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Original Issue


People sometimes recognize Ed Cunningham even without the help
of the number on the back of his uniform. As a fourth-year
starter for the Cardinals, the center is still largely faceless
in Phoenix. But as the former host of a weekly three-hour
call-in radio show in that city, his voice is well-known.

Cunningham chafes good-naturedly at his anonymity. "I am
definitely known more for radio work than football," the 6'3",
285-pound lineman says. "That's just the nature of the
position." It was during his senior year at the University of
Washington that Cunningham began to separate himself from the
ranks. While the Huskies were on their way to a 12-0 record and
a share of the 1991 national title with Miami, Cunningham did a
weekly five-minute game-preview spot on KISW, a Seattle-area
rock station. After four on-air appearances, the radio brass
were so impressed by his limited run that they invited
Cunningham to join sports-talk host Spike O'Neill for a regular
hour-long segment.

Had it not been for his gift of gab, the 1992 third-round draft
choice might have continued to toil quietly in the trenches. But
his experience in the medium attracted the attention of
Phoenix's KTAR, and the station offered him the opportunity of a
lineman's lifetime: 15 minutes of fame. Initially appearing as a
guest host on a call-in sports show, Cunningham's slot evolved
into a weekly gig, On the Air with Ed Cunningham, running for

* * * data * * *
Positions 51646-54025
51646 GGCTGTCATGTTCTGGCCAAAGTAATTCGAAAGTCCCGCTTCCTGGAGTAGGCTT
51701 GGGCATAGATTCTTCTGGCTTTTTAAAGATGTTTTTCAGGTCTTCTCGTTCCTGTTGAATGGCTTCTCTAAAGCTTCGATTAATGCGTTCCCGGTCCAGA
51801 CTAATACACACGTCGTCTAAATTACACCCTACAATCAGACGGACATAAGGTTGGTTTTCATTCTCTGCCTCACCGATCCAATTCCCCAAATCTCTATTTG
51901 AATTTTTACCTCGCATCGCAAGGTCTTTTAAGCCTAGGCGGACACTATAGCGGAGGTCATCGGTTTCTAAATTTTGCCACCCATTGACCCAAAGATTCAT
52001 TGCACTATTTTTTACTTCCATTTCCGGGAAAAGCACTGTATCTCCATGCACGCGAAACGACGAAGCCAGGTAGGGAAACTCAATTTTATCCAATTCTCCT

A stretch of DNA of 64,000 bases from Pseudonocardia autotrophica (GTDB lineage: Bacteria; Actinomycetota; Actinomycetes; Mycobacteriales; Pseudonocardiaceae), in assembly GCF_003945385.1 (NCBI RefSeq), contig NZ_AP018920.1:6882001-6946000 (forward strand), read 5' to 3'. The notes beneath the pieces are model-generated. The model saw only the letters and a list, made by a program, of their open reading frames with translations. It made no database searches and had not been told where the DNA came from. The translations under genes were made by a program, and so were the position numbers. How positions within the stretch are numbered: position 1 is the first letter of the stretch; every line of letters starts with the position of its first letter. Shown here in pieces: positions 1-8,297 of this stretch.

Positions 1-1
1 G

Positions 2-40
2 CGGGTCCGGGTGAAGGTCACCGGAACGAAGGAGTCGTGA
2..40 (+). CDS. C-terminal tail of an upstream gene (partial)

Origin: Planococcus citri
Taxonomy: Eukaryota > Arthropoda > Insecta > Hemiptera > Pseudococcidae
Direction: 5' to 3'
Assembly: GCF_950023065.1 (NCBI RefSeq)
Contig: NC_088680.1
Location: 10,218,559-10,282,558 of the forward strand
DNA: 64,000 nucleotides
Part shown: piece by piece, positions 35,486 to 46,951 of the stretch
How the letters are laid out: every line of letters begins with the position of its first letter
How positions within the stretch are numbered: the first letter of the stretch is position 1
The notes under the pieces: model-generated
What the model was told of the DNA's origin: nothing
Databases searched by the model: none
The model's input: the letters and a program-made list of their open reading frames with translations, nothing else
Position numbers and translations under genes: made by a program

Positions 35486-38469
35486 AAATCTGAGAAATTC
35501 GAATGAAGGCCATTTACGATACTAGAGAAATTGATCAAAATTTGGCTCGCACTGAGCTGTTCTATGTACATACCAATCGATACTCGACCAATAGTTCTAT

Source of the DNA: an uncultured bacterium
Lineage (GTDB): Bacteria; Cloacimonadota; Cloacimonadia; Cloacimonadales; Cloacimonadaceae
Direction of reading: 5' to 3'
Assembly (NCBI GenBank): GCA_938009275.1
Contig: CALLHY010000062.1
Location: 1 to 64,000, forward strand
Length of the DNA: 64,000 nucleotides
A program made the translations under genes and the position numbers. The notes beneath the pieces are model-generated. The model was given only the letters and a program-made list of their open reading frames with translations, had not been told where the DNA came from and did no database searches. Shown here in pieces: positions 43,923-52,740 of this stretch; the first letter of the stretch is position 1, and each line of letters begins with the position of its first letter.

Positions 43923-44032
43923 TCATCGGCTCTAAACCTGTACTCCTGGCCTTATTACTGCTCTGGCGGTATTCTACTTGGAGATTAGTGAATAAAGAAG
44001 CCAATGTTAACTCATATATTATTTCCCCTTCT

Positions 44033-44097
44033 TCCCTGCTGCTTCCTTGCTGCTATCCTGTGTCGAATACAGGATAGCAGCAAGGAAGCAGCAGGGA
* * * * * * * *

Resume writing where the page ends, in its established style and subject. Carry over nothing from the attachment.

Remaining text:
three hours after the Monday-night football broadcast.

Hearing his rich voice and his broadcaster-perfect delivery, a
listener has a hard time believing that Cunningham, a three-time
Academic All-America, graduated with a degree in business
administration, not communications. He developed his talent for
talk back home in Alexandria, Va. "In my family, heated
discussion has always been the preferred method of
communication," he says. The give-and-take in the Cunningham
household also taught him another prerequisite of the good
broadcaster. "I get my ability to b.s. from my father," he says.
"If you ask him a question, it doesn't matter if he knows the
answer. He'll just talk until it sounds to him as though he's
given a logical answer."

In 1992 Cunningham--together with his father, Emmett, and his
older brother Ernest--opened two Phoenix-area rug stores (the
Cunningham family will open a third store next month). Emmett, a
retired carpet distributor, offers insight into the business
while Ernest manages the day-to-day operation. Ed lends the bulk
of his support during the off-season. "In 1993 I was a
salesperson," he says. "It was great. I learned a lot about our
products, about what sells and what colors go together."

During the 1995 off-season, Cunningham set up a computerized
inventory system for his family's stores. He also decided
against hosting his radio show this fall. "It got to be a little
draining, especially when we were losing," he explains. "People
seem to forget. I don't just follow football, I am it. I take
criticism very personally."

Given Arizona's slow 1-2 start, Cunningham is especially happy
with his decision. Nevertheless, when his football career is
finished, Cunningham, who did color commentary for the Arena
Football League's Arizona Rattlers for KUTP-TV last summer,
plans to become a full-time broadcaster. "I imagine I will be
much better recognized in that career," he says.


COLOR PHOTO: JOHN W. MCDONOUGH The Cardinals' unsung center is making a name for himself trading rugs and talk. [Ed Cunningham lying on rug]